In possibly the most ballsy attempt to recoup money lost in an (alleged) Ponzi scheme, a group of Californians pretended to be FBI agents, held up a hedge fund, and demanded their money back.
According to a report in the Folsom Telegraph, Craig Anderson and his three buddies dressed up in full police gear, “complete with bullet proof vests, ear pieces, fake credentials, hand cuffs and badges,” and then stormed the office of the alleged fraudster.
They announced that they were FBI and SEC agents and gave the alleged Ponzi, Anthony Vassallo, who was in a meeting with a group of hedge funders at the time, an ultimatum:
Anderson told the hedge fund operators that they had until noon on Monday, March 9, 2009, to wire $378,300.16 to a Patelco Credit Union bank account in the name of the “Spirit Foundation.”
Unfortunately we’re not sure how the hold-up situation resolved itself. We’d really like to know.
The fake FBI agents allege that Vassallo was the ring-leader in a $40 million ponzi scheme. The SEC’s verdict is still out. The DOJ announced criminal charges against Vassallo’s fund, Equity Investment Management, in March 2009.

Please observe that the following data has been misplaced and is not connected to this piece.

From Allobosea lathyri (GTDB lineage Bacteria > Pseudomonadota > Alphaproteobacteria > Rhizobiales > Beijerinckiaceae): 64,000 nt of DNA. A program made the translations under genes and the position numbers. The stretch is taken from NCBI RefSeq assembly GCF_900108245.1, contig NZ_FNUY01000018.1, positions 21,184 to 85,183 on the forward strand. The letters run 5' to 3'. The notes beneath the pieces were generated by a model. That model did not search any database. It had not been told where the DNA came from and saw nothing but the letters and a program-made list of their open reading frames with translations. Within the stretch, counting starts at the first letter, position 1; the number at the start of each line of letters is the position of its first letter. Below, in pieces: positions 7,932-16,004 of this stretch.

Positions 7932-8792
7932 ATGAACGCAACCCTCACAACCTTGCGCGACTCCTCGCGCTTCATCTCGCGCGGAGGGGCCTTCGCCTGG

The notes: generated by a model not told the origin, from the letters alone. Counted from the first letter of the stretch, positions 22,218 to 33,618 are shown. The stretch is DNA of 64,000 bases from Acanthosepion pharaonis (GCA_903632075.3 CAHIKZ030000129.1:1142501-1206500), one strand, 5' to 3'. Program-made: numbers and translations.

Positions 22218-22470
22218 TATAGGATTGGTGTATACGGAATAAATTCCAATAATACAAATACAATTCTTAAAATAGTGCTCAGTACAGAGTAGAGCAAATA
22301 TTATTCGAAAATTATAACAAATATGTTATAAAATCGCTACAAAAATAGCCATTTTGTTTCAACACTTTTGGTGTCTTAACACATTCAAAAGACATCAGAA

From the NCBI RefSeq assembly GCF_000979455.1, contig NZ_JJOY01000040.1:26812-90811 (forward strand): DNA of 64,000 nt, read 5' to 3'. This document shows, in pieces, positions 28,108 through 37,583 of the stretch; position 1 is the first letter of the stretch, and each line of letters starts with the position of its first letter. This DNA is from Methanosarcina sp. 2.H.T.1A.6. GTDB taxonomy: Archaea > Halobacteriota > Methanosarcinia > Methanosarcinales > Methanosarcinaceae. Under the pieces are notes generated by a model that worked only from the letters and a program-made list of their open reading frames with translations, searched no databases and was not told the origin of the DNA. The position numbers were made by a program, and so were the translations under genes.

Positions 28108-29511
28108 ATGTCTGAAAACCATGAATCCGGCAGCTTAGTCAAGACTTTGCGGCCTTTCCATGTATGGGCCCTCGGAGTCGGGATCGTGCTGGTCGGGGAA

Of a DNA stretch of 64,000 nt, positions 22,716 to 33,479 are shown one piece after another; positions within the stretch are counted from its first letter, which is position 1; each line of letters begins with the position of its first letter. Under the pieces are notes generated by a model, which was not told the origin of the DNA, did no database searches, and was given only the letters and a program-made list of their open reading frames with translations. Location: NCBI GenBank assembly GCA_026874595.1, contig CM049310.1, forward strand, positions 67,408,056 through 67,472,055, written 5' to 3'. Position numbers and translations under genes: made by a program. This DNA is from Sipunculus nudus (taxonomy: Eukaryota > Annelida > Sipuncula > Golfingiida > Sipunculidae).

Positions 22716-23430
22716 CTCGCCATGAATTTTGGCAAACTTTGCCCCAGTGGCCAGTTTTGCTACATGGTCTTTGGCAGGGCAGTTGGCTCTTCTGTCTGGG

He’s suspected of running a classic Ponzi scheme:
Vassallo is alleged to have deceived investors about their rates of return, fabricated performance reports, and used investor funds for unauthorised purposes, including to make purported “dividend” payments to other investors.
But now the guys who tried to bust them, the FBI impersonators, are the ones in trouble. All four are on probabtion and a couple of them were even sentenced to home imprisonment by a U.S district court.
On top of which, they didn’t get their money back.
However – some good may come from their break in. The SEC apparently froze Vassallo’s assets back in 2009.
The SEC obtained emergency orders freezing Vassallo’s and EIMT’s assets, including $1.2 million in a bank account controlled by Vassallo.
Now that they’re aware he’s still holding meetings with hedge fund managers like it’s business as usual, maybe prosecutors have more to go on.